Transition Salt Spring Society is devoted to addressing the climate crisis by mobilizing islanders and the organizations that serve them to lower emissions and help prepare for the increasing climate change risks faced by the community and its ecosystems. “We try to do what we can at a local level,” explains Bryan Young, the Society’s chair. “It can be overwhelming at a global level but empowering at the local.”
The Society predates the international Transition movement as it was originally established in 1997 as the Earth Festival Society. They decided to join the global movement in 2013 and changed their name in 2014. “The Transition movement’s goal is to try and transform at a local level where we get our energy and where our money flows by trying to keep it in the community,” Bryan says.
The community focus is well suited to Salt Spring Island due to its relative isolation and its unusual governance structure. It is part of the Capital Regional District, which also includes Greater Victoria and the Saanich peninsula, as well as the Islands Trust, a special governmental body designed to preserve and protect the islands and waters of the Salish Sea between Vancouver Island and the British Columbia mainland. There is no municipal governance although a local commission with 4 members was recently established to work on a range of issues that have been delegated to them by the regional district.
As a result, there are gaps in service (such as no garbage bins in the village area of Ganges), but the local community is quick to respond and meet the need (one organization installed benches). “We’re very good at saying that’s the way it is, but we’ll see what we can do,” Bryan says. “A large number of non-governmental organizations are doing good work.” Transition Salt Spring is increasingly providing advice on environmental policy and practices to Islands Trust and CRD elected officials, although Bryan believes more could be done if there was greater local accountability.
Climate Action Goals & Progress
Transition Salt Spring released a Climate Action Plan in 2021 and all their activities are based on that plan. The plan contains 250 recommendations in 5 key sectors – forest protection, water security, food security, transportation emissions, and food emissions – and is designed to cut greenhouse gas emissions by half by 2030.
The Society recently released a Climate Action Report Card documenting the progress that has been made to date and areas where more needs to be achieved in terms of transportation, built infrastructure, agriculture, forests, and freshwater ecosystems. In each case, they’ve established indicators to help them measure progress. For example, progress has been made on electric cars and school buses, but more work is required on an active transportation network and the electrification of BC Ferries. The report card is exceptionally detailed and well laid out and could provide a template for other communities.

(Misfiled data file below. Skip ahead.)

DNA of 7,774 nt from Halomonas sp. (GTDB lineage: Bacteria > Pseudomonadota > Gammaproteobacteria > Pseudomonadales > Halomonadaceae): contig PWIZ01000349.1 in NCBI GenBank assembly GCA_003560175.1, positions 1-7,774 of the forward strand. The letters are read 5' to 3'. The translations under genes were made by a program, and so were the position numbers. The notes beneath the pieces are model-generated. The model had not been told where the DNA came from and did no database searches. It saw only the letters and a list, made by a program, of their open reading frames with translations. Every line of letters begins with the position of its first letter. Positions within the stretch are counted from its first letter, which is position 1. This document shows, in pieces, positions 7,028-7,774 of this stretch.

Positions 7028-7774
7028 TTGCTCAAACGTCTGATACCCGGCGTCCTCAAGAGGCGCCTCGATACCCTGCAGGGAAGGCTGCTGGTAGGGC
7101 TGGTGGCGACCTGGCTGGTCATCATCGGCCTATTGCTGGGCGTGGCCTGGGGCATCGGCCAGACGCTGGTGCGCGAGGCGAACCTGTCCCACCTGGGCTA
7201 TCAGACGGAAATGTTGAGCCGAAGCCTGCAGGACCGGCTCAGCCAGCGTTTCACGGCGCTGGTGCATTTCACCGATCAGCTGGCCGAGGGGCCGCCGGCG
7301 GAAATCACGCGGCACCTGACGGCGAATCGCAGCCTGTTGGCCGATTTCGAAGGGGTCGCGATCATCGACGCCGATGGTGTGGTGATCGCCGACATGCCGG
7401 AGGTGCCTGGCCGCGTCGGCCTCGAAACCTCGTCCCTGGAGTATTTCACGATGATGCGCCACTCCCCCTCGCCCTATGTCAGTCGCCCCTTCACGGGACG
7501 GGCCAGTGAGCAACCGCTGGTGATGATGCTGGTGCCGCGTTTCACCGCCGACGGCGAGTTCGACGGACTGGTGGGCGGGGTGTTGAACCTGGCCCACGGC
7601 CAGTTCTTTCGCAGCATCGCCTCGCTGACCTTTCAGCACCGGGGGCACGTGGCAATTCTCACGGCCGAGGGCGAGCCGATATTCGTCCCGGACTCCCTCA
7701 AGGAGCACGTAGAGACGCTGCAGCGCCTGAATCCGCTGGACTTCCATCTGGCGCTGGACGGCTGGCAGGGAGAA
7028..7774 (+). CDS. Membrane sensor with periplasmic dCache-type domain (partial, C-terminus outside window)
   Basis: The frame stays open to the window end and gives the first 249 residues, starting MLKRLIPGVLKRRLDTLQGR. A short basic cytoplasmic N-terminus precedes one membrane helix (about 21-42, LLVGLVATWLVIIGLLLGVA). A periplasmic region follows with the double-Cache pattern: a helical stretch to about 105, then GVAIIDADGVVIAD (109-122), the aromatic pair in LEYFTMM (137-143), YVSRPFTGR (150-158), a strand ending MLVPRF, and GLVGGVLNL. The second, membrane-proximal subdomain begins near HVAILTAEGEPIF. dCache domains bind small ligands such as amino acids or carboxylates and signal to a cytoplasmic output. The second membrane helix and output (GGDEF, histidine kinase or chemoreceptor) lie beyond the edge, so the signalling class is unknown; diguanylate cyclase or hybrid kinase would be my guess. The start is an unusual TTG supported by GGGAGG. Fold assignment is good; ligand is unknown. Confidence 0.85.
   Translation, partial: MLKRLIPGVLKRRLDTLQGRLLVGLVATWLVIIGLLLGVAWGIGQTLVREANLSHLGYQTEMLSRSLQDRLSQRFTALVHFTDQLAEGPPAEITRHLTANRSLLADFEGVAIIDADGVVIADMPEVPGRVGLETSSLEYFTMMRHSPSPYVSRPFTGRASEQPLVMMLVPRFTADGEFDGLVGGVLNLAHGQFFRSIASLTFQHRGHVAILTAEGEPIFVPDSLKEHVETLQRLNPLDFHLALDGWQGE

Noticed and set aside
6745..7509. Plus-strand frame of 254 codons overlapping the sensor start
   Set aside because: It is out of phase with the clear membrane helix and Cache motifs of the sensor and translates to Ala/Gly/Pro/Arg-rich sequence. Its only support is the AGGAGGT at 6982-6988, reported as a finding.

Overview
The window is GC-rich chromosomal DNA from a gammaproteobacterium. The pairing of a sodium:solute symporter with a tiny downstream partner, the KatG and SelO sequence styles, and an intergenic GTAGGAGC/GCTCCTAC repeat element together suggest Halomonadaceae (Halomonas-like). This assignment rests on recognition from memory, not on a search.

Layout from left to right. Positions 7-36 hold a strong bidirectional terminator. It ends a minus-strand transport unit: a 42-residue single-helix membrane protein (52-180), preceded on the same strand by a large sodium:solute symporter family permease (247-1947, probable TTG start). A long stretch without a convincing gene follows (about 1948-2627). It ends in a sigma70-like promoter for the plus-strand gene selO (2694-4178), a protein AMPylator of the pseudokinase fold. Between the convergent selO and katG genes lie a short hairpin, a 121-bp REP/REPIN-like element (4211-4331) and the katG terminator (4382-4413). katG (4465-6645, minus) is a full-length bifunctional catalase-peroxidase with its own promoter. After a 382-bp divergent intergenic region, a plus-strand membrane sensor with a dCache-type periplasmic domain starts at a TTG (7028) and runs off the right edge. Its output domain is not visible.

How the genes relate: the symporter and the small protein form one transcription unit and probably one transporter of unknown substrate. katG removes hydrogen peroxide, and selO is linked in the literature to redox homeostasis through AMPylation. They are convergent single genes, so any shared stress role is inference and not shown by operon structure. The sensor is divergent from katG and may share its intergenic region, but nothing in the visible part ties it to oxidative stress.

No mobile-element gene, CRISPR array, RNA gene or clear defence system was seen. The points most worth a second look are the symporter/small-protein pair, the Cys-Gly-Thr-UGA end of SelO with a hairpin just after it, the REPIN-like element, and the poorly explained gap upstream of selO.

Working Together – Fire & Water
Transition Salt Spring strongly believes that much can be accomplished by working together and establishing partnerships with residents, businesses, government bodies, and other non-profit organizations.
A dwindling water supply is a real concern on Salt Spring Island. The Society has undertaken a 5-year contract with North Salt Spring Waterworks to identify ways in which they can reduce the risk of fire and drought. Students in the University of Victoria’s restoration program are taking the lead while working with biologists, foresters, and other adults. High school and elementary students are also participating. “There is so much engagement,” Bryan says. “People don’t often change by being harassed. Getting people involved and making a connection with the earth is much more effective as it makes people feel good.”
Solutions don’t have to be complicated or expensive. Water running down the road leading to the lake was causing erosion and having a negative impact on water quality. Using straw bales and gravel, participants have created holding ponds to stop the water from flowing directly into the lake. They’re also experimenting with artificial nurse logs that act as wicks for water rather than fire when dead trees are standing.
Working Together – Climate Action Coach
Transition Salt Spring works with local businesses to offer a variety of programs to assist residents in retrofitting their homes and reducing their environmental footprint. There is a rainwater harvesting rebate and a community smoke reduction rebate that covers heat pumps and more efficient wood stoves. The Society also offers a variety of educational programs and residents are invited to participate in projects ranging from a biochar working group to help residents deal with wood waste on their property to native plant and marine stewardship groups. The community action programs are sponsored by local businesses.
Working Together – Community Partners
In October, Salt Spring Transition Society invited 40 people from other non-governmental organizations on the island to meet over supper and discuss ways in which they can work together to meet the goals set out in the Climate Action Report Card. “We want to focus all those individual lights into one powerful beam,” Bryan says.
Bryan foresees significant challenges ahead and believes we need to build connections and avoid divisions. “How we do it is as important as what we do,” he says. “We need to listen and learn from each other. There are huge opportunities to bring love and compassion to what we’re doing together. There’s lots we can do with love and respect. I’m hopeful.”
Photo credit: Transition Salt Spring Society
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